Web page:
The Naoshima James Bond Museum is one of those bizarre curios that makes travel on Japan's backroads such a  joy, and should surely be on the itinerary of any Bond fan. You can even have your photo taken dressed as Bond, and inexplicably punching a sock monkey. So, something for everyone.

James BondThe Naoshima James Bond Museum is a short walk from the ferry terminal at Miyanoura. Open 9-5 364 days a year except New Year’s day. Admission free.

From Naoshima With Love

MANGA UK GOSSIP

One Piece (uncut) Collection 1 (episodes 1-26)

£31.49
sale_tag
was £34.99
Set Sail for One Piece!
Monkey D. Luffy is a boy with big dreams. This daring rubber-man refuses to let anyone or anything stand in the way of his quest to become king of all pirates. With a course charted for the treacherous waters of the Grand Line, Luffy strikes out in search of a crew – and a boat. Along the way he’ll do battle with scallywag clowns, fishy foes, and an entire fleet of marines eager to see him walk the plank. The stakes are high, but with each adventure, Luffy adds a new friend to his gang of Straw Hat Pirates! Like his hero Gold Roger, this is one captain who’ll never drop anchor until he’s claimed the greatest treasure on Earth – the Legendary One Piece!

FEATURED RELEASE

RECENT FEATURED POSTS

Bleach Music: Miwa

Tom Smith rings the ch-ch-changes…
Bleach series 13 continues the clash between Soul Society’s Shinigami and Sousuke Aizen’s Arrancar army. It also brings with it a new talent in Japanese pop-rock: miwa. This fresh-faced female, armed with a guitar and an arsenal of upbeat pop-rock songs, provides the series’ twelfth opening theme, ‘chAngE’.

One Piece Cosplay: Boa Hancock

Paul Jacques finds a Pirate Empress at the Birmingham Comic Con
"Whether I kick a kitten, tear off your ears, even slaughter innocent people, the world will never cease to forgive my actions! Why, you ask? That's right, it is because I am beautiful!"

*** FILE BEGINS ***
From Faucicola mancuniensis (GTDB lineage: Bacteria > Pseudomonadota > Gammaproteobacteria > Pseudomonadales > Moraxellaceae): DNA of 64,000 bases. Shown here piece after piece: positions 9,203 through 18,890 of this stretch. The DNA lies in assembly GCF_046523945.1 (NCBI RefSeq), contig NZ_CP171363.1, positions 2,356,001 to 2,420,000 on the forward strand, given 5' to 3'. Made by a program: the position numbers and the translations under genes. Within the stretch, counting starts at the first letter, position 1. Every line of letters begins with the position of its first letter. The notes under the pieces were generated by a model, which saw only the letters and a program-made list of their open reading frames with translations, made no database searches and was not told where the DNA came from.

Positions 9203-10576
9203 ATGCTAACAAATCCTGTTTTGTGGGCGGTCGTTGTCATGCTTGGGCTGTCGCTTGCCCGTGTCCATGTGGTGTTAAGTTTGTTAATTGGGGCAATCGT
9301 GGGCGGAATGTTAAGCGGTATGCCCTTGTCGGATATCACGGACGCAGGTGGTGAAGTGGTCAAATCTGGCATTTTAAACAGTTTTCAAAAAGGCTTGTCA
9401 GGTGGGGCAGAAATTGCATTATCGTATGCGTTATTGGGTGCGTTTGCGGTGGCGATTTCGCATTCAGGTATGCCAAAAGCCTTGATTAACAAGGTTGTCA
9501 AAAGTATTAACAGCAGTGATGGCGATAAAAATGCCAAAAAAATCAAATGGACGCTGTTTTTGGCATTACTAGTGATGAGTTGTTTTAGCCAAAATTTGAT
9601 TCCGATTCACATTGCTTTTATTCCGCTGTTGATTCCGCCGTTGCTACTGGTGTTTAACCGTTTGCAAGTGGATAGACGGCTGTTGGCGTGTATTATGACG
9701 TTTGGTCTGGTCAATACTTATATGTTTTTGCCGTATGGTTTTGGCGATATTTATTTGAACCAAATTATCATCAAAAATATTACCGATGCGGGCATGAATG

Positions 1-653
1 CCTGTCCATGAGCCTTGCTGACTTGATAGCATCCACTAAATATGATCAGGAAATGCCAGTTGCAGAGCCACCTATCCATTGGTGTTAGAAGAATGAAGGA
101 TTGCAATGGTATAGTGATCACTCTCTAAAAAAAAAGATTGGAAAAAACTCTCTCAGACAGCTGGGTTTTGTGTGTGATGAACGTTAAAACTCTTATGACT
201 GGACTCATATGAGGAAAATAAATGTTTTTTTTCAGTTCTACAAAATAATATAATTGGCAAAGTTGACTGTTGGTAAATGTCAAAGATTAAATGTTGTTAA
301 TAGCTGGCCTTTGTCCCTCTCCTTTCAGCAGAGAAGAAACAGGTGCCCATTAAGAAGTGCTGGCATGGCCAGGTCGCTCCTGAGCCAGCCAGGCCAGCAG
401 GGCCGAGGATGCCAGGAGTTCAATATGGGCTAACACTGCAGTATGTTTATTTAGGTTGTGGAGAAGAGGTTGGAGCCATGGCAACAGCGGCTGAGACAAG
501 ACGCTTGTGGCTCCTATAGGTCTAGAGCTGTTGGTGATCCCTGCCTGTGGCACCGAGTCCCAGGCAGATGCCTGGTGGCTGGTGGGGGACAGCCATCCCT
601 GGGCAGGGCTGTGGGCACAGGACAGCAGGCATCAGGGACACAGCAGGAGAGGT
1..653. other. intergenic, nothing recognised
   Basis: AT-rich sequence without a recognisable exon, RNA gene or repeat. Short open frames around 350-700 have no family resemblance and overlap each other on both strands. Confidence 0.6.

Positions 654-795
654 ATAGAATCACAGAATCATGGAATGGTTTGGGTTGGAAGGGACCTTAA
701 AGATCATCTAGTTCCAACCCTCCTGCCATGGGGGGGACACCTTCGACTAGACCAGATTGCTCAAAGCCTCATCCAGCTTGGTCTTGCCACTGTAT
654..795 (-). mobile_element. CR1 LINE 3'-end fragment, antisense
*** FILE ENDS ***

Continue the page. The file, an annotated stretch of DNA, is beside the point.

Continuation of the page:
Cosplay: Dragon Ball Z

Paul Jacques goes on the prowl at the London Super Comic Con
Cosplayer Kasey Wolfe goes for a beardy version of Gohan from Dragon Ball Z, caught by our roving photographer Paul Jacques at the London Super Comic Con. Dragon Ball Z is out now on UK DVD from Manga Entertainment.

Eureka Seven Ao Part Two

Spoilers for part one ahead, as Andrew Osmond gets timey-wimey
The show’s finale is squarely in anime traditions, combining heartfelt child-parent reunions, a boy’s resolution to ‘lift the curse’ of his origins, and an orgasmically explosive deus ex machina that lets a character write the end he wants – one that happens to have shades of another Gainax anime classic, Gunbuster. There’s fanservice for you!

Turning Point 1997-2008

Hayao Miyazaki's 2nd volume of writings reviewed
Turning Point offers invaluable peeps at Miyazaki’s mind at work, including the way he grows his imagery out of lyrical ideas. “I am experiencing old age for the first time in my life,” he comments at one point, managing to be both wise and dotty at the same time.

Interview: Yui Tanimura on Dark Souls II

Matt Kamen speaks with the director of the toughest game you’ll play this year.
For Dark Souls II, new directors Yui Tanimura and Tomohiro Shibuya promise the upcoming sequel will be every bit as challenging as its precursors.

Cosplay: Pokemon

Paul Jacques has gotta catch'em all at the London Super Comic Con
Lisa Moffatt and Natasha Fountain spread their wings as Moltres and Articuno from the unstoppable Pokemon franchise, snapped by our roving photographer Paul Jacques at the London Super Comic Con back in the spring.

Samurai Westerns

Andrew Osmond investigates the long love affair between samurai and cowboys
28th February sees the classic Hollywood Western go East. Yuresarazaru Mono has the English title Unforgiven; it remakes the celebrated 1992 Western of that name, which was directed by its star Clint Eastwood and won the Best Picture Oscar.
Contact Us   |   Refund Policy   |   Delivery Times   |   Privacy statement   |   Terms & Conditions
Please note your card statement will show billing by MVM. From Naoshima With Love from the UK's best Anime Blog.